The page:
I want to highlight the case of one of my constituents who has had to bear the brunt of this mess: Mr Phillip Little. Mr Little worked at Hoover in Merthyr Tydfil for 35 years, working at several departments and in various jobs across the company over a long and dedicated career. When he took his pension at age 55, he faced an immediate loss of 47%, resulting from payment holidays and Government and company withdrawals from the scheme in previous years, following the Italian company Candy’s takeover of Hoover in the 1990s and its refusal to invest or contribute further to the company’s pension scheme. Now, with the Hoover pension scheme being transferred to the Pension Protection Fund, Mr Little has had to suffer a further 10% reduction in the value of his pension due to the rules and caps, meaning he has taken a hit of 57% in total, losing over half the total value of his pension.
I think we would all agree that nobody should have to make do with less than half the pension they rightfully earned from their decades of hard work. Having been looking forward to retirement after 35 years with the company, Mr Little is devastated, and feels as though, in his words, he has been “mugged” three times over by company withdrawals from the pension scheme, payments to the Government and latterly the scheme’s transfer to the PPF.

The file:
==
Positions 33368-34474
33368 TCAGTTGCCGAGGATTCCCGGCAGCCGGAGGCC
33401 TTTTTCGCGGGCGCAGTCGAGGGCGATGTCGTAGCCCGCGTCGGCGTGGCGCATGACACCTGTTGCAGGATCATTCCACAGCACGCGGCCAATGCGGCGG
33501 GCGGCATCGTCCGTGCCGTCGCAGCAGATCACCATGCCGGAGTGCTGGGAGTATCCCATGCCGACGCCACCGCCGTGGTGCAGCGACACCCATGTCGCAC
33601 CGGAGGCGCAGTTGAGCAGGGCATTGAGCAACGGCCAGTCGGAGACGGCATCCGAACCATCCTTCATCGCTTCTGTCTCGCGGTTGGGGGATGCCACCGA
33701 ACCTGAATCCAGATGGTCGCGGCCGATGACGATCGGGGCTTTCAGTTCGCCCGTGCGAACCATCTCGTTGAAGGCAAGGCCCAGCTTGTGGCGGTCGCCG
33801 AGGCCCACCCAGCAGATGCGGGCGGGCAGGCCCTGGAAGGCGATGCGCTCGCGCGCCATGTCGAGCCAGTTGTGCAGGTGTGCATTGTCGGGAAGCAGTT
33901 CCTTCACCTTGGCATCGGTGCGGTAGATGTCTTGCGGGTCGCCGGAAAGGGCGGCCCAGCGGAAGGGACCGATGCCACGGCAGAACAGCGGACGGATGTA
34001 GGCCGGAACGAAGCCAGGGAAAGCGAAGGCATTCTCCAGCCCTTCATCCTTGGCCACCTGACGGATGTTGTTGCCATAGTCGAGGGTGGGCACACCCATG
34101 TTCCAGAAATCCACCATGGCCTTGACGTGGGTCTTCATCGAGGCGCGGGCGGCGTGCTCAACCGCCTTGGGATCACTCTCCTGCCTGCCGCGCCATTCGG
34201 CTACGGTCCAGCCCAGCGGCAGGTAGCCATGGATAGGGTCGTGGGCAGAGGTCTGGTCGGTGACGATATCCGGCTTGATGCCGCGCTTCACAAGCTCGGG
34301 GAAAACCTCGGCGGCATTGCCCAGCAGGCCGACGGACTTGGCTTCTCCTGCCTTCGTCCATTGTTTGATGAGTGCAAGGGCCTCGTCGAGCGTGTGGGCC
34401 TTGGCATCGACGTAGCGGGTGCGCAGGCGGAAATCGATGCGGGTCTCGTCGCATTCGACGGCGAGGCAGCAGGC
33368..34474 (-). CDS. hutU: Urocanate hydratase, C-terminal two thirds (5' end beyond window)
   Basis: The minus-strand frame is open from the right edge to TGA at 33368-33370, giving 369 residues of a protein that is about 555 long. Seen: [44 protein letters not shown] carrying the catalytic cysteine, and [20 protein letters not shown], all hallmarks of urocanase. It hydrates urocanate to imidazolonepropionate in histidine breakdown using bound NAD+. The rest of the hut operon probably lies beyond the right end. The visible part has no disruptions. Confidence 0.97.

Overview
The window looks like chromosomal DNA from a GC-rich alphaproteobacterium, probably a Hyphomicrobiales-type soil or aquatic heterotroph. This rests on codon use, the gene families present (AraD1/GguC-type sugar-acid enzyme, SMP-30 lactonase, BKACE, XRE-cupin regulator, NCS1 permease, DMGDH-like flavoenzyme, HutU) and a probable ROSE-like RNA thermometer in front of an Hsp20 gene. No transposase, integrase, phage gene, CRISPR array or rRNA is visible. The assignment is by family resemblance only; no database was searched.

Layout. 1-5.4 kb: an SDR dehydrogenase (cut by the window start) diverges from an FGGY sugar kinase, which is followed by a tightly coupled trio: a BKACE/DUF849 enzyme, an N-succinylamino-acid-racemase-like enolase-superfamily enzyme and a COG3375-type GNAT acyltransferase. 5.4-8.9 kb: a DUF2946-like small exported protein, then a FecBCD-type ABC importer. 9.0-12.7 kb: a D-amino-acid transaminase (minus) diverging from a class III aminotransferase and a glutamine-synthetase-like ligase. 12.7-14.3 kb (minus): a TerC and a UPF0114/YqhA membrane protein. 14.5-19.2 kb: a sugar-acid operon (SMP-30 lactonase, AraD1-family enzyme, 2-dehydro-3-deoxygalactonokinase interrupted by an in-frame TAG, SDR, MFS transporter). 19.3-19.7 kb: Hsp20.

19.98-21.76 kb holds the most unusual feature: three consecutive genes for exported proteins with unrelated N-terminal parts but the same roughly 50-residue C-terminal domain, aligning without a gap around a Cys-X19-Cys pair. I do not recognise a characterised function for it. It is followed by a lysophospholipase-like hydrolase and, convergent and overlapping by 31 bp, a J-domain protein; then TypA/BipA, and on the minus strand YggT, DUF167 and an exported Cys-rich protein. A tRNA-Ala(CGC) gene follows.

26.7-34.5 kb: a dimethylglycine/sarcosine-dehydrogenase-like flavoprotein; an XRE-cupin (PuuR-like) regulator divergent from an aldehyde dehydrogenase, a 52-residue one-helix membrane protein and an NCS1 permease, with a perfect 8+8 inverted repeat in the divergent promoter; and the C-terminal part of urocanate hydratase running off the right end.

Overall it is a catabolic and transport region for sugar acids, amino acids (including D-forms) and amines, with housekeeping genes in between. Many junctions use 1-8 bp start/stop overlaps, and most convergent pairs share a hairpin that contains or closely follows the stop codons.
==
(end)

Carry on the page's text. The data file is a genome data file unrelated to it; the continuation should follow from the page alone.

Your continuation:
Mr Little is one of many hundreds of former long-standing Hoover employees in the Welsh valleys who have been told that the retirement money that they worked for decades to build up has had to take yet another cut and that there is nothing they can do about it. They have had to sit and watch as the company and Government take money from what was once a surplus fund and is now in hundreds of millions of pounds of debt, and their well-earned retirement has been taken away from them.
I ask the Minister how his Government can justify this legacy of the short-sighted and irresponsible actions of the 1980s Thatcher Government, which imposed the 1986 Act on hundreds of UK companies’ pension funds such as Hoover’s, thinking only of short-term gain. Will the Government now do what is right by the many hundreds of people, such as Phillip Little, who have seen their pensions hit over and over, and repay them with the money they took from the fund under the Finance Act, so that these hard-working people can have the retirement that they deserve and that they worked for decades to build?
In Labour’s 2017 manifesto, we committed to carrying out an immediate review of current pension surplus tax and sharing arrangements, since many of the people at companies across the UK affected by this, such as Hoover, British Coal and British Steel, do not have another private fund to fall back on. The Government must now follow suit. Will the Minister commit to at least reviewing these arrangements, and to giving justice to the many former Hoover employees in my constituency who have been robbed of the pensions they worked to build and on which, having left the workplace, they now depend?